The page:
The Bureau of International Expositions (BIE) will decide whether Łódż, Poland’s third-largest city, the US state of Minnesota or the Argentine capital Buenos Aires will host the 2022/23 World’s Fair.
Delegates from 130 countries will gather in Paris today to vote for one of the three cities, before the winner is announced at 12 noon local time.
Timeline for Crossing borders
- August 21, 2019
Held every five years, the World’s Fair, also referred to as as World Expos, allow cities to showcase their culture — Paris unveiled the Eiffel Tower when it hosted the event in 1889.
Minnesota has picked the theme of health for its 2022/23 expo, Buenos Aires has chosen creative industries in the digital era, while Łódż has selected urban regeneration.
If Łódż is successful, the city expects about 8m visitors.
Its proposals include a new museum of modern art and congress centre, which has already been designed by the Los Angeles-based architect Frank Gehry. Gehry’s work includes the Guggenheim Museum in Bilbao, Spain.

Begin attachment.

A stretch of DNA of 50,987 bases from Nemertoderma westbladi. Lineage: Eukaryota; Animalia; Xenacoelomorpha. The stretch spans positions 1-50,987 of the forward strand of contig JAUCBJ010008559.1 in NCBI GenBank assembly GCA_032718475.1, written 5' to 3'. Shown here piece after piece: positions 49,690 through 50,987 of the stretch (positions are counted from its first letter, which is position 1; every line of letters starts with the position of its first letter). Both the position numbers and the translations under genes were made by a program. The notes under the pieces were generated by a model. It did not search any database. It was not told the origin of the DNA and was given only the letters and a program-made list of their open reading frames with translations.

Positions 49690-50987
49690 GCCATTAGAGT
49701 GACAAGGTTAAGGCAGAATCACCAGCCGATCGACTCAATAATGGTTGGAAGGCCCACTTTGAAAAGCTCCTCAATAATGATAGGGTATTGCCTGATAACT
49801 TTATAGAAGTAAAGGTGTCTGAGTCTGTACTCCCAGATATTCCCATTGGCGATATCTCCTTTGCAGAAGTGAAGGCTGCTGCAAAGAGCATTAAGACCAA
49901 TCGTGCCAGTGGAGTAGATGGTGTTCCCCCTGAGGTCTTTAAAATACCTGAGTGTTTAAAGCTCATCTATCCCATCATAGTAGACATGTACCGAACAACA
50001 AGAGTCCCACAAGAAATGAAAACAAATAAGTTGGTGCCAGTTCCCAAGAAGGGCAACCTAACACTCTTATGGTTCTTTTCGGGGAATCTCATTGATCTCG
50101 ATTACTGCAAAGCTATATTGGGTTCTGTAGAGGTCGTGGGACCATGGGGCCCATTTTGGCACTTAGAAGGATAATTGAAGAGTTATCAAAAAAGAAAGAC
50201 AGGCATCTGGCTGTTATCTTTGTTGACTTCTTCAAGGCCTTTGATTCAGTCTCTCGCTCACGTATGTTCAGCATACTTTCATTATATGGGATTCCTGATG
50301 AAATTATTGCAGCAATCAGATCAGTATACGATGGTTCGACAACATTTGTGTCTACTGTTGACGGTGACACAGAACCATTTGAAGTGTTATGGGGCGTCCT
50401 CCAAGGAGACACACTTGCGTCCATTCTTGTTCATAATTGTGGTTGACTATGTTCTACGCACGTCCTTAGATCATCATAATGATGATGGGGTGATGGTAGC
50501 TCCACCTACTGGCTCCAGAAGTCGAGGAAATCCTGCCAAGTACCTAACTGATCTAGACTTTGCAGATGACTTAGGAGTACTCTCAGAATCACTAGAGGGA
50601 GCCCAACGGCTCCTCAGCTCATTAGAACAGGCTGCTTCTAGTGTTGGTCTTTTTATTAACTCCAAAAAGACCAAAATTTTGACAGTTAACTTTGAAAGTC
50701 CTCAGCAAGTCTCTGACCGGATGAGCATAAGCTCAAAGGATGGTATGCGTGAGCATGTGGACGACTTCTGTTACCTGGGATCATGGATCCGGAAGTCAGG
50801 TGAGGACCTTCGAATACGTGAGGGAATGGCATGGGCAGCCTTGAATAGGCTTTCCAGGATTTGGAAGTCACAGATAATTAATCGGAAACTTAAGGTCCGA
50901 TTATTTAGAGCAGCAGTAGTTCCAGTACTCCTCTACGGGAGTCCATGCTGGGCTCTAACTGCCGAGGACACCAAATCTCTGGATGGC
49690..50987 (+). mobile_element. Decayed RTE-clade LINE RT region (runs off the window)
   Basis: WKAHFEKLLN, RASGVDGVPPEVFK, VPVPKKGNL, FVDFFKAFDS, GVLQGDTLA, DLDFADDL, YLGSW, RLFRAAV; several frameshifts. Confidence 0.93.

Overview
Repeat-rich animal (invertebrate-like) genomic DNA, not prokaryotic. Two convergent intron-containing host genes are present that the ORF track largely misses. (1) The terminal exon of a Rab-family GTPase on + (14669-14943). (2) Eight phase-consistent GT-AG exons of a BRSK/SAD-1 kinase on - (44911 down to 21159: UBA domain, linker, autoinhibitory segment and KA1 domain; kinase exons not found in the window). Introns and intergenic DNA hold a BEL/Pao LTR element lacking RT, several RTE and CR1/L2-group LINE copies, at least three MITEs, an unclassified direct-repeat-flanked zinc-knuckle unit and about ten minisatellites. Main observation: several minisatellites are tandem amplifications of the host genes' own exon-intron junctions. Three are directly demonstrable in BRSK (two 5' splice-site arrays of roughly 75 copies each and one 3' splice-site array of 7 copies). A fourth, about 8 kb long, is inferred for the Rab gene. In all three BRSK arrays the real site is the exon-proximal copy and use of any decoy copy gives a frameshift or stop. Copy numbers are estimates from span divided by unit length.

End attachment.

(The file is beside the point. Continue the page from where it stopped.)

Jerzy Kwiecinski, secretary of state in Poland’s ministry of economic development said:
Making places liveable for people, social integration, social life – these are challenges faced by all cities around the world. Today about 50 per cent of the world’s population lives in cities, but by 2050 it will be 70 per cent. So the problems of growing agglomerations will be more and more important.
Meanwhile, Buenos Aires expects over 6m visitors if its expo is given the go ahead. Speaking last month at the Organisation of American States, Argentine government minister Gabriela Ricardes said:
It will be a celebration of human creativity, in which no one should be left out.
If Minnesota is chosen, it will be the first time in nearly 40 years that a US state has hosted a World’s Fair.
“There’s just a lot of buzz,” said Mark Ritchie, the CEO and president of the Minnesota World’s Fair bid committee. “The Minnesotans are really behind this bid [and] supportive of taking the risk.”
3 Things That Will Change the World Today
Jim Core, director of the International Expositions Unit at the US State Department, told the Associated Press on Friday:
Expos remind us that there is much more that binds us together than separates us.